Stories about Istanbul

#NewZealandShooting: I just want to bow my head and pray in my mosque – freely and without fear

Like an ugly game of hide and seek, I’ve been dodging the dingy alleyways of the internet tonight. I am scared of coming face-to-face with the live footage of today’s terrorist attacks at two New Zealand mosques. I don’t want to see the suffering, to hear the screams, or to witness the ensuing, inevitable silence. The Prophet (PBUH) himself once spoke of a strange restlessness, this shared sense of affliction and anguish that accompanies the bonds of brotherhood, which he described as, “If any part of the body is not well then the whole body shares the sleeplessness (insomnia) and fever with ...

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Trying to find a middle ground in religion, Three Daughters of Eve raises more questions than it answers

The most pressing concern of an individual confused about his/her belief or faith is the instinctive attraction towards spirituality or religiosity. The path towards righteousness is often met with confusion. Though there is some clarity, the confusion is always there. Elif Shafak’s recent novel, Three Daughters of Eve focuses on three main characters, categorised in the book as, the Sinner, the Believer and the Confused. It also focuses on the character of the professor. The book constantly moves between the past and present, and between the protagonists’ feelings of confusion, reasoning and clarity. The book primarily deals with the character of Peri, a ...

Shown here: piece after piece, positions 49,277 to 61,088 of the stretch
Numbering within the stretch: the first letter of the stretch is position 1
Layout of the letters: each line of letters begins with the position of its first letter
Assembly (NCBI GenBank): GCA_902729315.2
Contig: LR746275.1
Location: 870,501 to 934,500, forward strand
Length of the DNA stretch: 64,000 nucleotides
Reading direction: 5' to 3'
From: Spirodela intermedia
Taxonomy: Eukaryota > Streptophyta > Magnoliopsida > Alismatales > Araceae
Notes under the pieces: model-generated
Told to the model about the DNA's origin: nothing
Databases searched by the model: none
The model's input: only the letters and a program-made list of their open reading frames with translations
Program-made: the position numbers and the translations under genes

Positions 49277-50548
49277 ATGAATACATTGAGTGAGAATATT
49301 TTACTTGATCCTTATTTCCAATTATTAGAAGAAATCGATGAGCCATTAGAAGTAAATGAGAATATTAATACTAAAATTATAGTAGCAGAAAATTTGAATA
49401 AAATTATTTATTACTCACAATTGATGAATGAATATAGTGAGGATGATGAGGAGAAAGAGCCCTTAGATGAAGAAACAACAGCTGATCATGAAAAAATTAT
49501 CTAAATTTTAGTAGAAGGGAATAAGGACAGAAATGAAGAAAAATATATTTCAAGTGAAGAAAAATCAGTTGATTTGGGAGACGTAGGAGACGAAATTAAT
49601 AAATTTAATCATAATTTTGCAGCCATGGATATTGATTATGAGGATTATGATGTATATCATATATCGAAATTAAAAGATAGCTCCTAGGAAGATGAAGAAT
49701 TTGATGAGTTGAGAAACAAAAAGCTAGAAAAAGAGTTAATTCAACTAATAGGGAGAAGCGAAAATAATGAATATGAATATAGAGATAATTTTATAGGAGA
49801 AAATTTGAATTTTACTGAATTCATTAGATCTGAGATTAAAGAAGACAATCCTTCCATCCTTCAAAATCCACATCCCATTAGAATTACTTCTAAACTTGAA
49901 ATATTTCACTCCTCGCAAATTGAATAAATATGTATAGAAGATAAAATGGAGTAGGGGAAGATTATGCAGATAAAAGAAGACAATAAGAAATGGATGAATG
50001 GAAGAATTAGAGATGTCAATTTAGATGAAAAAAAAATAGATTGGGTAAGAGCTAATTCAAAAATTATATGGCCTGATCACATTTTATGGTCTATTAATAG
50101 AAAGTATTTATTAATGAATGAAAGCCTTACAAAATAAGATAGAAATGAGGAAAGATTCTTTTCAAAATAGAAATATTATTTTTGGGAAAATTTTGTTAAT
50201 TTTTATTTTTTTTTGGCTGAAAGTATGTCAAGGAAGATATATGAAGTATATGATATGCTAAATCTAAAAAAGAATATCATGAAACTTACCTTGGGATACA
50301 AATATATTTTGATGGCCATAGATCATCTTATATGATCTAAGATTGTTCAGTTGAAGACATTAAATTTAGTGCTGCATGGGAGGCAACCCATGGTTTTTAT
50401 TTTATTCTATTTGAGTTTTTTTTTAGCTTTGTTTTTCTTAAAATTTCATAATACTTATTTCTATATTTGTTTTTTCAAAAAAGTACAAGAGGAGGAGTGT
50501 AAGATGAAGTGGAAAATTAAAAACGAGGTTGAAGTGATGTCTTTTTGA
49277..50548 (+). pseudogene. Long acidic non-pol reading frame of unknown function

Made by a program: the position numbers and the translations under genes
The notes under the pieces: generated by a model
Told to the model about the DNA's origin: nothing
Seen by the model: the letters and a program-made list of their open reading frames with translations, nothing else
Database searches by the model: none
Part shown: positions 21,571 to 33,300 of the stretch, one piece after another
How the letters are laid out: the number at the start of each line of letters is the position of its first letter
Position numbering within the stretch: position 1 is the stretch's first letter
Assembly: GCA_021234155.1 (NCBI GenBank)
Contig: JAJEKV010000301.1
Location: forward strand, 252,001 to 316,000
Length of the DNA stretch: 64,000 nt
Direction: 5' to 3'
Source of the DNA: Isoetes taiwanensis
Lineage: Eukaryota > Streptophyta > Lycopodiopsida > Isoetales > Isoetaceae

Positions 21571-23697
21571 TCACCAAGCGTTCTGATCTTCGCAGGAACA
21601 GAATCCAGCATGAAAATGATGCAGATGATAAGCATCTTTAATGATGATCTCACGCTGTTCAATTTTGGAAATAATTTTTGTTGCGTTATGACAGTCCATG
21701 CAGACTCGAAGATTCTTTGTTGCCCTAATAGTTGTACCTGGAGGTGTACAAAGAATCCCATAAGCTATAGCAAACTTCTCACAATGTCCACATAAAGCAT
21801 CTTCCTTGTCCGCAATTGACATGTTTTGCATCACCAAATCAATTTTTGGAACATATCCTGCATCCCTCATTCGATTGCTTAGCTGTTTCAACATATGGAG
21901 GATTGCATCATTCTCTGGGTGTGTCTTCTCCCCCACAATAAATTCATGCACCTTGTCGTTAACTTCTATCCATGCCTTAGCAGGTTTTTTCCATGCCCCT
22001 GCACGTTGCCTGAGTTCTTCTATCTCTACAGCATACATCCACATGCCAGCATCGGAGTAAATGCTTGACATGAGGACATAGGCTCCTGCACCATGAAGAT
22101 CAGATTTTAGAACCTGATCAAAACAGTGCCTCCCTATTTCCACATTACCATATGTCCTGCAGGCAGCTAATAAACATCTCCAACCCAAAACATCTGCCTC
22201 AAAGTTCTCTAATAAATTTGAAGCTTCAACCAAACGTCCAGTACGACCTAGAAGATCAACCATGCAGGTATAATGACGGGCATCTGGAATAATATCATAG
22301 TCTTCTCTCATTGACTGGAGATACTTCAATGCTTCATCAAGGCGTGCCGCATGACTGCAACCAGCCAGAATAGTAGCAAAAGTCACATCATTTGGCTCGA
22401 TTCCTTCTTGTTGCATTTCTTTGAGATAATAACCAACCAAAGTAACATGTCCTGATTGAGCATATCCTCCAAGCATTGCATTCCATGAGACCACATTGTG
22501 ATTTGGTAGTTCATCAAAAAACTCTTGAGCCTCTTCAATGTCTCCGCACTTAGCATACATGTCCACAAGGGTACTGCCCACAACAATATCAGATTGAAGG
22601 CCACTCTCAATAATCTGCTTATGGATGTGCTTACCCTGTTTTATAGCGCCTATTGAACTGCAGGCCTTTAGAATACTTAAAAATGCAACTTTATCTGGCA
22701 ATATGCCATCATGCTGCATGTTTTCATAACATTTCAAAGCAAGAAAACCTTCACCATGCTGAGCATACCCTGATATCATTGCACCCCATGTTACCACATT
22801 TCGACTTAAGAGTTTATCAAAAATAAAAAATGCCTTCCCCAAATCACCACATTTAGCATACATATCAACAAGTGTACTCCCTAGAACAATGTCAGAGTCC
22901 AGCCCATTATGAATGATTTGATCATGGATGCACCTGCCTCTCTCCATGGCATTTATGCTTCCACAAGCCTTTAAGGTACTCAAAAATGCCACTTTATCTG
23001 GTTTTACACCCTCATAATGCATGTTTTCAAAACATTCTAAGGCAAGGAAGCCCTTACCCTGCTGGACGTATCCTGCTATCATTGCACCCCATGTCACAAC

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Urdu Bazaar: “We have lavish shops for shoes but for books, we can’t even find space on a drain”

Mild sunlight warms the streets tightly packed with books, stalls and rows of parked vehicles. Shops aligned adjacent to each other brim with colourful books meant to appeal to book lovers. The market chaotically mixes the queries of customers and shopkeepers alike. The ancient Urdu Bazaar seems entirely unaffected by the government’s recent anti-encroachment order. Urdu Bazaar is one of the oldest book markets in the subcontinent and almost every Karachi dweller has some sort of memory associated with it. For many, the book market played a pivotal role in their childhood. For some, the market itself was their favourite play area ...

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Life after the British: If India can develop a thriving railway sector, why can’t Pakistan?